Mariners lose 5-2 in Ichiro's final game at Safeco Field this year
In 47 home games this season, the Mariners have a .193 batting average and have scored 133 runs (2.8 per game).
Seattle Times staff reporter
In each of the two games against Tampa Bay that closed their last road trip, the Mariners scored a pair of runs early and held on to them for 2-1 victories.
They tried to do the same thing Wednesday at Safeco Field, and were reminded of a pertinent fact: The Yankees aren't the Rays. The game also reinforced another painful truth for the Mariners: Producing offense in their home ballpark is mostly a losing proposition this season.
In Ichiro's final game in Seattle this season, the Yankees exploded for four runs in the eighth inning to defeat the Mariners, 5-2, before a crowd of 36,071 that was mixed in its allegiance.
Pinch-hitter Jayson Nix had the big hit for the Yankees, a bases-clearing, bases-loaded double off reliever Shawn Kelley.
"We almost squeezed by," Mariners manager Eric Wedge said. "But you just can't play it that tight against a veteran offensive club like that. They really stepped up there in that eighth."
Until that inning, the Mariners were clinging to a 2-1 lead built entirely in the first inning against Yankees starter Ivan Nova. After Derek Jeter homered off Mariners starter Hisashi Iwakuma in the top of the inning, the Mariners mustered their only rally of the day.
With one out, Michael Saunders and Jesus Montero singled, and John Jaso produced one of his three walks on the day to load the bases. Kyle Seager fell behind 0-2 before working a walk that forced in a run — his 60th run batted in, just two behind Miguel Olivo's team-leading total a year ago.
Mike Carp delivered a fielder's-choice grounder for another run, and that was pretty much the extent of the Mariners' offense. They didn't get their next hit until Casper Wells' two-out single in the ninth inning, by which time the Yankees' eruption had rendered the effort moot.
"In order to win that game, you're going to have to separate. It's going to be tough to expect to keep it at 2-1," Wedge said. "You have to tack on another run or put together another inning where you score a couple, and it's a completely different ballgame."
But at Safeco Field, it's the same old game for the Mariners. In losing two of three to the Yankees following a 5-2 road trip, they scored just seven runs and hit .136 (12 for 88) with three extra-base hits. In 47 home games, they have a .193 average and have scored 133 runs (2.8 per game).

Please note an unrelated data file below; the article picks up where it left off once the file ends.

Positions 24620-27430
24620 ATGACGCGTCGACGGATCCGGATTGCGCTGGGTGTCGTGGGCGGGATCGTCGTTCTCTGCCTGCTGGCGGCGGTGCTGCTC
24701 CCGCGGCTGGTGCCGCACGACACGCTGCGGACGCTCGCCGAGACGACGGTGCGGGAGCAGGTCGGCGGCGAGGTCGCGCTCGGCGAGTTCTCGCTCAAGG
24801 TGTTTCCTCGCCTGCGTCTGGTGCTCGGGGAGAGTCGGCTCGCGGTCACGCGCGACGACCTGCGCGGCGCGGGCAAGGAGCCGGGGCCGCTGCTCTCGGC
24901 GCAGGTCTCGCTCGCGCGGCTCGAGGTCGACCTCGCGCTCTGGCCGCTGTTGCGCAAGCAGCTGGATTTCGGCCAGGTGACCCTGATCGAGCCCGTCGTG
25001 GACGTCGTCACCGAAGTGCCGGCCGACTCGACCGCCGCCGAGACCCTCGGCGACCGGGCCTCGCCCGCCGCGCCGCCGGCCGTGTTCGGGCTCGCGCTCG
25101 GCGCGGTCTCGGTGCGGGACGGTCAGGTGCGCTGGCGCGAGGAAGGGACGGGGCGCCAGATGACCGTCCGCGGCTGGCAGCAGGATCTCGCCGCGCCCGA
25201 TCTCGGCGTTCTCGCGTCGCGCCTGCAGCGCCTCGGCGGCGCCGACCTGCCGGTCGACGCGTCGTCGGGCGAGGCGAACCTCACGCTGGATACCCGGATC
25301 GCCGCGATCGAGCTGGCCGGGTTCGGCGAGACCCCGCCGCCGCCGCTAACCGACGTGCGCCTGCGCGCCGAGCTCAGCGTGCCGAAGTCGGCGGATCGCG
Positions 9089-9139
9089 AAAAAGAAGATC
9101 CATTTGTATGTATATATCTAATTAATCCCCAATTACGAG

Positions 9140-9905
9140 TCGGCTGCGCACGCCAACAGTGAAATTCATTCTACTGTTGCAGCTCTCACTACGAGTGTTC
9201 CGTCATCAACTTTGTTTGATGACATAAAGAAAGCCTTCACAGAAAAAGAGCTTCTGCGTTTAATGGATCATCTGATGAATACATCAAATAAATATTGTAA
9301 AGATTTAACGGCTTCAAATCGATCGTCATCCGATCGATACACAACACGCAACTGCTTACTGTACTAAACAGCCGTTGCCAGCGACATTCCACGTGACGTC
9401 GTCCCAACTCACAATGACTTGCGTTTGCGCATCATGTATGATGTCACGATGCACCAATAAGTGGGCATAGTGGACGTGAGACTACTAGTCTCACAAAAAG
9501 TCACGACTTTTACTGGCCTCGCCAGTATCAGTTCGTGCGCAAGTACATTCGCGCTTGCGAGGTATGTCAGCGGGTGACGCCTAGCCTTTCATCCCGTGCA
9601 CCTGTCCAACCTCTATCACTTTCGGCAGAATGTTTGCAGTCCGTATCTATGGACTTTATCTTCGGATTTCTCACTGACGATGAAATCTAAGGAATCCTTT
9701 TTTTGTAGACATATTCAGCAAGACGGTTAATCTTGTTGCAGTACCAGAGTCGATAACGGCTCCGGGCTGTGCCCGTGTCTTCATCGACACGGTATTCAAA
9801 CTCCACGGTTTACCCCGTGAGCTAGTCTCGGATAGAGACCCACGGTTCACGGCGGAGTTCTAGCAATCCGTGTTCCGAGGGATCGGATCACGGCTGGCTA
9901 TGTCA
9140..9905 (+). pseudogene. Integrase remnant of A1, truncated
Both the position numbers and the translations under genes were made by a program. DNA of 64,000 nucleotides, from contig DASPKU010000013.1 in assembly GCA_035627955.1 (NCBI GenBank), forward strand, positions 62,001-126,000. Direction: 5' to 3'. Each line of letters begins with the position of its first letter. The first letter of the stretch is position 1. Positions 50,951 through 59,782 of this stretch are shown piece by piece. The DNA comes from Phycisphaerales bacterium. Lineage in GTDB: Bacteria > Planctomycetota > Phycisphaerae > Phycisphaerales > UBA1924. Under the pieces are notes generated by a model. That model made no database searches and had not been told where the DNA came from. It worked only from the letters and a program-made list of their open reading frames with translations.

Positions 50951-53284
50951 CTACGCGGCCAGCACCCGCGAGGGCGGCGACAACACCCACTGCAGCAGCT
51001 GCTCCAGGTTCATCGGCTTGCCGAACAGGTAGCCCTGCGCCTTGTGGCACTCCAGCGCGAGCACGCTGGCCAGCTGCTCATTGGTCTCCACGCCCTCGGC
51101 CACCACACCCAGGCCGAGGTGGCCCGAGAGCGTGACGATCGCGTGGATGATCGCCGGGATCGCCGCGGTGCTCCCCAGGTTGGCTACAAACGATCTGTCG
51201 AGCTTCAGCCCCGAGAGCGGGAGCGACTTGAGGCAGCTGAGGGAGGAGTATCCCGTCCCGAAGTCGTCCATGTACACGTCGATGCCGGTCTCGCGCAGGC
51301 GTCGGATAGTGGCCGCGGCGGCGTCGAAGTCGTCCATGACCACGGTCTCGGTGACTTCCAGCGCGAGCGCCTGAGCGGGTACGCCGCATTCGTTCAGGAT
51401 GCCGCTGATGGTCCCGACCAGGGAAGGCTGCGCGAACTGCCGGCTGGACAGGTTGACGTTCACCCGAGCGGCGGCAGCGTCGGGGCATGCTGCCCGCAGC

With Iwakuma working out of several jams in his five-inning stint, it looked like they still might survive this one until the eighth. Josh Kinney, who had worked an impressive seventh with two strikeouts, began ominously by hitting Jeter on his hip with his first pitch of the inning. Felix Hernandez had hit three batters the night before, but there was no retaliation from the Yankees in Wednesday's series finale.
"I was making my pitches today, and I liked our chances right there," Kinney said. "I had to get Jeter out to start the eighth. First pitch — it stinks. I was trying to throw a fastball in, get him to roll over and hit a nice, easy ground ball. I just threw it too far in. That kind of got it all started."
Lucas Luetge came in and gave up singles to Robinson Cano and Mark Teixeira to load the bases, but got Curtis Granderson to foul out.
With Brandon League being held back for the ninth inning because Tom Wilhelmsen was unavailable after pitching in four of the previous five games, Wedge called on Kelley. The right-hander went to a full count on Nix before he drilled a slider to the gap in left-center, driving in three.
"Bases loaded, you can't walk him," Kelley said. "I figured I'd throw my best pitch in the bottom of the zone. That's my slider, and he got me."
Kelley gave up one more run on a Russell Martin single, and Rafael Soriano put down the Mariners in the ninth for his 26th save.
"Sometimes," Kelley said, "you don't like this game when you leave the ballpark. But we'll get back tomorrow."
Larry Stone: 206-464-3146 or firstname.lastname@example.org.
On Twitter @StoneLarry